Receiving the sacrificial portion of the animal from the priests’ hands, pouring the fragrant oil from the sacrificial chalice[9] over the base of the altar and bringing the “first” bushel of barley to the Lord, the high priest Caiaphas then removes his vestments—his splendid garments and magnificent adornments. The Sanhedrin servant approaches him respectfully and speaks several phrases to him in a low voice. Joseph Caiaphas’s brow becomes furrowed.

“Why does the Roman officer and his soldiers wish to meet with me during these days of the Passover? The company of pagans will defile me! Seven days prior to the onset of the Old Testament Passover, the tribune of cohorts under the command of the maniples comprising the garrison in the Anthony fortress[10] has already given my high priestly garments to the treasurers. They are supposed to return them one day after the festal period,[11] but the solemnities are not over yet—it is too early. Why did they come? What do they need?”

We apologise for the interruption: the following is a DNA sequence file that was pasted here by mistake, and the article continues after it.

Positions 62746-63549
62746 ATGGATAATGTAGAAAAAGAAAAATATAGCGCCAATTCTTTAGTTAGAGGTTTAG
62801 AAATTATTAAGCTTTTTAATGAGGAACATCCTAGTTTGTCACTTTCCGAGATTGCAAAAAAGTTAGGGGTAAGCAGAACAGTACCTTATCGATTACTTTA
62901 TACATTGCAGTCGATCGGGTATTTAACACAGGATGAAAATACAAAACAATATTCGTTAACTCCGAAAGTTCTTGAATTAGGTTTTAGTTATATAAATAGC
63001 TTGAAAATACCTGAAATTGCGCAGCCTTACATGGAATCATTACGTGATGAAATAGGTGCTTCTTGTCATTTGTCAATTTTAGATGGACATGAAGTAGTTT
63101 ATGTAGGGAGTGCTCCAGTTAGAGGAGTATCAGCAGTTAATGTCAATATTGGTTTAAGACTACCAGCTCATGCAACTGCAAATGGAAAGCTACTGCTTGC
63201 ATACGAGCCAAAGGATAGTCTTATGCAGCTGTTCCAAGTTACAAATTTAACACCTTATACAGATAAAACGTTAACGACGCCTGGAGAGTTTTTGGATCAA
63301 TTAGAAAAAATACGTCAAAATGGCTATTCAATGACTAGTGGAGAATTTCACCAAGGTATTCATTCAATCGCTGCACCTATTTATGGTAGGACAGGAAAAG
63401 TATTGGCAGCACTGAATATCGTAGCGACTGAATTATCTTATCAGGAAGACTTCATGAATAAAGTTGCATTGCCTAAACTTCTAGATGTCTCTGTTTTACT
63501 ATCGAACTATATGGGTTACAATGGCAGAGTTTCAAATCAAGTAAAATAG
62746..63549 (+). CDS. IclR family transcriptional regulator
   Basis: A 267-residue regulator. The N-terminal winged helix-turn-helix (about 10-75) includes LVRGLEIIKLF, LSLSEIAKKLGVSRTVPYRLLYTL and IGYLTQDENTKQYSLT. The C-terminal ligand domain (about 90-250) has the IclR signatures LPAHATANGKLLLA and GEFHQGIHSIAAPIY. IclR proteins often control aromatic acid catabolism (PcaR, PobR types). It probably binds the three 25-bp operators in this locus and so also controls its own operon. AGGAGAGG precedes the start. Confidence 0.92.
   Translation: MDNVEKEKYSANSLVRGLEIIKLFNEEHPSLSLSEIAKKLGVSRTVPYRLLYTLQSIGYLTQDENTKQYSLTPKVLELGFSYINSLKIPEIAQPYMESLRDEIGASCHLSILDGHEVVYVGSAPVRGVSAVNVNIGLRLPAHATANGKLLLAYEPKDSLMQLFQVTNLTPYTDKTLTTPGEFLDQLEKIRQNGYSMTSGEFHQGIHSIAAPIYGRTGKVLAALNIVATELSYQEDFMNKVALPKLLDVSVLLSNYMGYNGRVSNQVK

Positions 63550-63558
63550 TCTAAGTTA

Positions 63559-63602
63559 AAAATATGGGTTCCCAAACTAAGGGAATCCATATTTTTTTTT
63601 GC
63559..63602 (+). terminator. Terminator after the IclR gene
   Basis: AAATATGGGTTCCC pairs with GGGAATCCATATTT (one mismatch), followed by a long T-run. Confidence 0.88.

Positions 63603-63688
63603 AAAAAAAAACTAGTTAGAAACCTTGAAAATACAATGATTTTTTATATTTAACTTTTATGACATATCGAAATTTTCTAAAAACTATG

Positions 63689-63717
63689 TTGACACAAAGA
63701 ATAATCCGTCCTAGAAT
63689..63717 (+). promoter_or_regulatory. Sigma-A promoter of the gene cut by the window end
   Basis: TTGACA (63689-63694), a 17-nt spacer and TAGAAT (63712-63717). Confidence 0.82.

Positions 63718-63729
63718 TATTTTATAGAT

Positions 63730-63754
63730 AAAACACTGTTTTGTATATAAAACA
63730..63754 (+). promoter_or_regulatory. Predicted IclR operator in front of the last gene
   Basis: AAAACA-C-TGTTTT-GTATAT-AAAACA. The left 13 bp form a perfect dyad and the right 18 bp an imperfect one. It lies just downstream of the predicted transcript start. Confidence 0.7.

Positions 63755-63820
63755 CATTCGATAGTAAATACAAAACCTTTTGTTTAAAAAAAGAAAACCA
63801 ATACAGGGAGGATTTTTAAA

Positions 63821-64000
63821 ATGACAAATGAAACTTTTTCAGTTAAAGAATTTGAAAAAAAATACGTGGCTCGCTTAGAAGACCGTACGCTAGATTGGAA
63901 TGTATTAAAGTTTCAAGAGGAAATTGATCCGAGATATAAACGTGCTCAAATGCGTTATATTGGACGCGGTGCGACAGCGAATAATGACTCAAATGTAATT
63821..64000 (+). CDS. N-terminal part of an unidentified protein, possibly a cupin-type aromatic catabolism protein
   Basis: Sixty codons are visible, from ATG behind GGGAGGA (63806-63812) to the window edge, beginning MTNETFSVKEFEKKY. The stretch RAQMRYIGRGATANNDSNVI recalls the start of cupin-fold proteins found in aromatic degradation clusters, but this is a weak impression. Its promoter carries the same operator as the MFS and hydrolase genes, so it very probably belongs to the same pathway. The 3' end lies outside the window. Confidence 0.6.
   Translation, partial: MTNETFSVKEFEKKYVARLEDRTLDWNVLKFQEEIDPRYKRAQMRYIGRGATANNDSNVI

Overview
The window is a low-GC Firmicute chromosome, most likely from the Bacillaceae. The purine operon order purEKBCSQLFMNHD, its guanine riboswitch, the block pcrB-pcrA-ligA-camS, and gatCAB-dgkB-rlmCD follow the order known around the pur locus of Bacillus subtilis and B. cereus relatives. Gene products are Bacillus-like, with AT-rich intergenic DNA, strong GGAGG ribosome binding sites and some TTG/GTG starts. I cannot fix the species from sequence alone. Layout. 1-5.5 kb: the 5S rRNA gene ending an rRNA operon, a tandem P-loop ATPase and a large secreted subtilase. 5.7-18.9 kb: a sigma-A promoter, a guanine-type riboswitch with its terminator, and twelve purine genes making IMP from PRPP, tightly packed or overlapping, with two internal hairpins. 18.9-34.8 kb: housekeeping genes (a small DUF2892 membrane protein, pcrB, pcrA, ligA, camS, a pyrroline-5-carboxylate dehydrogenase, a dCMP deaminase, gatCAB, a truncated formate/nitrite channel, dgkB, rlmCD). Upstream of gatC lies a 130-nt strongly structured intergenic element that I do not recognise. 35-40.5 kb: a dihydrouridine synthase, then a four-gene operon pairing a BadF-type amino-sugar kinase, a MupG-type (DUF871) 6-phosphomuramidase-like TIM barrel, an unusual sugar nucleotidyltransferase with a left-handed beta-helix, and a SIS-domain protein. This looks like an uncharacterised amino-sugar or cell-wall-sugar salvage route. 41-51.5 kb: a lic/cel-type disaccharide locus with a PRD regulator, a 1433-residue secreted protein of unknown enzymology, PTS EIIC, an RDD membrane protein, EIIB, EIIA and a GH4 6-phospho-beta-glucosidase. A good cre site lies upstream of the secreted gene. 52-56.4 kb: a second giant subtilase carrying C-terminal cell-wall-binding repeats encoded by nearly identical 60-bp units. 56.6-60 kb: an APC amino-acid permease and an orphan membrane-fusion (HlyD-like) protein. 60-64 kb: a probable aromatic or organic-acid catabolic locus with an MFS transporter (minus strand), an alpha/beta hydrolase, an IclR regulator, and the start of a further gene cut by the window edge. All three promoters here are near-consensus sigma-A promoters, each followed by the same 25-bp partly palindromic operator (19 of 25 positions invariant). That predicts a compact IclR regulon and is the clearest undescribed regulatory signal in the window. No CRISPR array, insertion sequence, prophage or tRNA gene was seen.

We can read the answer to this question in the Gospels. Now when they were going, behold, some of the watch came into the city, and shewed unto the chief priests all the things that were done. And when they were assembled with the elders, and had taken counsel, they gave large money unto the soldiers, saying, Say ye, His disciples came by night, and stole him away while we slept. And if this come to the governor's ears, we will persuade him, and secure you. So they took the money, and did as they were taught: and this saying is commonly reported among the Jews until this day (Mt. 28:11-15).[12]